Conclusion

Partial sequencing of 5 cDNA libraries each for A. palmata and M. faveolata has produced a rich set of candidate genes (4,980 genes from A. palmata, and 1,732 genes from M. faveolata) that we can use as a starting point for examining the life history and symbiosis of these two species, as well as to further expand the dataset of cnidarian genes for comparative genomics and evolutionary studies.

Background

The role of coral-dinoflagellate symbioses in coral reef ecosystems

Coral reefs are among the most biodiverse ecosystems on Earth and play important roles in ocean biogeochemical cycles. In particular, scleractinian corals are keystone species in tropical marine environments where they create the substrate and three dimensional structure of the reef ecosystem, and also provide the majority of primary productivity within the reef. Corals' reef-building capability arises from an endosymbiotic relationship with photosynthetic dinoflagellate symbionts (Symbiodinium spp.). The symbionts typically live enclosed within membrane-bound "symbiosomes" in host cells of the gastroderm. Corals derive photosynthate to fuel much of their metabolic requirements, while symbionts derive inorganic compounds from the host to fuel photosynthesis and symbiont growth [1]. The presence of a photosynthesizing symbiont profoundly influences rates of growth, reproduction, and CaCO3 deposition of scleractinian corals. While the photosynthetic nature of the symbionts restricts symbiont-bearing corals to the well-lit surface waters, it permits the partners to live in otherwise inhospitable nutrient-poor regions of the world's oceans, and sets the stage for the formation of reefs in shallow tropical water [2].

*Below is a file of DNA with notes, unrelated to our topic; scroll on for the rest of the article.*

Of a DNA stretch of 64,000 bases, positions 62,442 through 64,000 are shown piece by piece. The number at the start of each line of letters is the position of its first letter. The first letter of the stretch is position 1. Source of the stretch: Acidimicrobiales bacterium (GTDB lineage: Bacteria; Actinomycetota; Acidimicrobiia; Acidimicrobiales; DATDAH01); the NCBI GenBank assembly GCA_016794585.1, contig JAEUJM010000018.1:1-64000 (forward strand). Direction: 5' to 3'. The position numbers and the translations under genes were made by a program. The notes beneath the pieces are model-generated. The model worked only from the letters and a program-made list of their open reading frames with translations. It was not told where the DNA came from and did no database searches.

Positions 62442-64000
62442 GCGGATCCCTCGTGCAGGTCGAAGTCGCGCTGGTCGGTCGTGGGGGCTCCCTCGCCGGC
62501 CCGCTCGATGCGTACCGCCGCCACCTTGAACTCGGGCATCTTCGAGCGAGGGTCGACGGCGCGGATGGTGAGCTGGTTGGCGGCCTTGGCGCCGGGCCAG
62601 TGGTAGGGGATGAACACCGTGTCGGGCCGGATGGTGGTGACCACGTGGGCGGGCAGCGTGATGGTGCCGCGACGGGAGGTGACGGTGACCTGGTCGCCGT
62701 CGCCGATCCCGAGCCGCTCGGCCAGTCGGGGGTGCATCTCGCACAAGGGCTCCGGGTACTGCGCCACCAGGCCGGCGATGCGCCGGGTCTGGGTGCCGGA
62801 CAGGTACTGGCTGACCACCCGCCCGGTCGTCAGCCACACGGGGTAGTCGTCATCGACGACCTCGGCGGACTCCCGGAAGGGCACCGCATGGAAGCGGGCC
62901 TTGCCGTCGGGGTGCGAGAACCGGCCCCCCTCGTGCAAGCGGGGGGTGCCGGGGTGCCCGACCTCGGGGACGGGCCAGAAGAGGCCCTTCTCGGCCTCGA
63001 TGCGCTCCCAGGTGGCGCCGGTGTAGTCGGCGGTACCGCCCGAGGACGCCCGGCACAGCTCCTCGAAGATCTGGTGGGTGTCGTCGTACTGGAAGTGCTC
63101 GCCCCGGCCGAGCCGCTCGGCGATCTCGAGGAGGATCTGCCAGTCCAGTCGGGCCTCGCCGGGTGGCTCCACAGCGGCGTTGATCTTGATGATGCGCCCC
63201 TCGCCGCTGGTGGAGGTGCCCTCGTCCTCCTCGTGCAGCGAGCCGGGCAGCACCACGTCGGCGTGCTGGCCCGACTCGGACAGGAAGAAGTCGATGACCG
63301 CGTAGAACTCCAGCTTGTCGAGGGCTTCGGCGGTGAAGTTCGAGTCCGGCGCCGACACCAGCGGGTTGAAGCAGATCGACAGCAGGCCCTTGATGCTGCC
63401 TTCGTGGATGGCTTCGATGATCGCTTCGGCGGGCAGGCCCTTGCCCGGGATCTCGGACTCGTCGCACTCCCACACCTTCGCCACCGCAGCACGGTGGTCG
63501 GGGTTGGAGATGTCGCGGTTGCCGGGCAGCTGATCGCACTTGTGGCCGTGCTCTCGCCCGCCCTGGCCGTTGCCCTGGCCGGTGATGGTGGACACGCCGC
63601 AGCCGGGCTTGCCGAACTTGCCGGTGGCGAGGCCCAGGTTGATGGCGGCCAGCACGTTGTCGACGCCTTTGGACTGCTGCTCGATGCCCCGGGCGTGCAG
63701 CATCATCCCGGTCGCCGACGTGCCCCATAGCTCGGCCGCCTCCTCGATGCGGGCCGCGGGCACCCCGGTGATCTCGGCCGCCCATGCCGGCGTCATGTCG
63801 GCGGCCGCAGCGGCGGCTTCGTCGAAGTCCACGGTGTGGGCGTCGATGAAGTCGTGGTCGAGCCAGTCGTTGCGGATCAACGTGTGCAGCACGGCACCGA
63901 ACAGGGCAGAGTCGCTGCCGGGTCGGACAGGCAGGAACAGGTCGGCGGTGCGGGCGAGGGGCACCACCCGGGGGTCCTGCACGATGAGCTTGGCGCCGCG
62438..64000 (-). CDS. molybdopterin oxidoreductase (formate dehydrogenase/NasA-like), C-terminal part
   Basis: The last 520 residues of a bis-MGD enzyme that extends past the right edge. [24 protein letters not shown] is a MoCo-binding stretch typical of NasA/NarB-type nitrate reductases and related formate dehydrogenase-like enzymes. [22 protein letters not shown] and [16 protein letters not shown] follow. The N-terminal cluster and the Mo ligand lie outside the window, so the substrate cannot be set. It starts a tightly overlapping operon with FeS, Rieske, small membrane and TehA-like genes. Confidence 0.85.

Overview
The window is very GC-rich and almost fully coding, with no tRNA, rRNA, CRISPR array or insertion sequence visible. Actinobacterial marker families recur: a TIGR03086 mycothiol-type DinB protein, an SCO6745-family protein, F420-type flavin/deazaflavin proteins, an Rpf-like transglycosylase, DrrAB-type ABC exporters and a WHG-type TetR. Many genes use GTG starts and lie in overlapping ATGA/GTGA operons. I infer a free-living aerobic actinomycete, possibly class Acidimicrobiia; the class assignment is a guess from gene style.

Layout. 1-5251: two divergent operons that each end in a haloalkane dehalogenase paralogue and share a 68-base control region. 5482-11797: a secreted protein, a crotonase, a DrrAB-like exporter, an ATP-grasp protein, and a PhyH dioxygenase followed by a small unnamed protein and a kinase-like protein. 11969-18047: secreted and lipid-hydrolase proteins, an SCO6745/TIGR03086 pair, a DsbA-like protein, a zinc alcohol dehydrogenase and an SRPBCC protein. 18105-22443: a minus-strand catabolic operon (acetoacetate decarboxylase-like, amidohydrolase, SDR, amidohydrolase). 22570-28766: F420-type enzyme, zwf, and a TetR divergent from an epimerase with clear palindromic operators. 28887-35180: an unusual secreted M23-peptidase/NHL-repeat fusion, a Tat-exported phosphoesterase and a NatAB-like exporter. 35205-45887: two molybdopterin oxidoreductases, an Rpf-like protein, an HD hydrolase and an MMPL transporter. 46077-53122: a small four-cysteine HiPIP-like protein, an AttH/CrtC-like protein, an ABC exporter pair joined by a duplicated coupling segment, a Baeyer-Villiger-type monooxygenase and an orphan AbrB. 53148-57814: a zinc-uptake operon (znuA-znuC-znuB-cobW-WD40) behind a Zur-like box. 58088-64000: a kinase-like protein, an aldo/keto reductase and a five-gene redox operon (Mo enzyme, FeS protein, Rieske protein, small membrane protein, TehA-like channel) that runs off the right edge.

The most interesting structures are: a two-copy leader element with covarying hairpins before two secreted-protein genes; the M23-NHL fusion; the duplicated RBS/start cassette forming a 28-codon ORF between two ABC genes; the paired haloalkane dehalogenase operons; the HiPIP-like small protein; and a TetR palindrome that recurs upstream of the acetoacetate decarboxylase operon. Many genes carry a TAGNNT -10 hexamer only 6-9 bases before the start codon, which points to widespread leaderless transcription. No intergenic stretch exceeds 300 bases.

Coral reef ecosystems are currently under severe pressure from both local (i.e., inputs of sediments and chemical pollutants, over fishing) and large-scale changes in the marine environment [3]. In particular anomalous temperature and/or high UV levels can prompt widespread coral "bleaching" events in which the symbiosis fails and symbionts are jettisoned from the host. To better respond to these threats, it is imperative that we better understand the initiation and regulation of the cnidarian-dinoflagellate symbiosis. In this manuscript we report the development of new genomic tools that will facilitate these discoveries in two Caribbean coral species, Acropora palmata and Montastraea faveolata.

Establishment of the host-symbiont relationship

The vast majority of scleractinian corals are obligately symbiotic, making it surprising that few species exhibit maternal (vertical) transmission of symbionts to their offspring [4,5]. Instead, most corals produce offspring that lack symbionts, and these offspring are faced with the task of acquiring symbionts from the environment. Newly settled hard corals and gorgonians can acquire zooxanthellae within a week when maintained on the reef as well as when cultured in the laboratory [6]. In most cases so far examined, symbiotic cnidarians take up symbionts by phagocytosis, during which symbionts that enter the host's gastric cavity are internalized by phagocytic cells of the gastroderm [7-10]. Occasionally, Symbiodinium has also been observed in the ectoderm of larvae [9], and in some coral species, Symbdiodinium infects the new host during embryonic development, before gastrulation [11].

The pattern of horizontal transmission presents an experimental system with which to study the development of the symbiosis at the molecular level since it is possible to collect large quantities of coral gametes that can be experimentally infected with symbionts after fertilization. This makes it possible to both control the timing and conditions under which coral larvae take up their first complement of symbionts, and to sample through different life history and symbiotic stages of corals.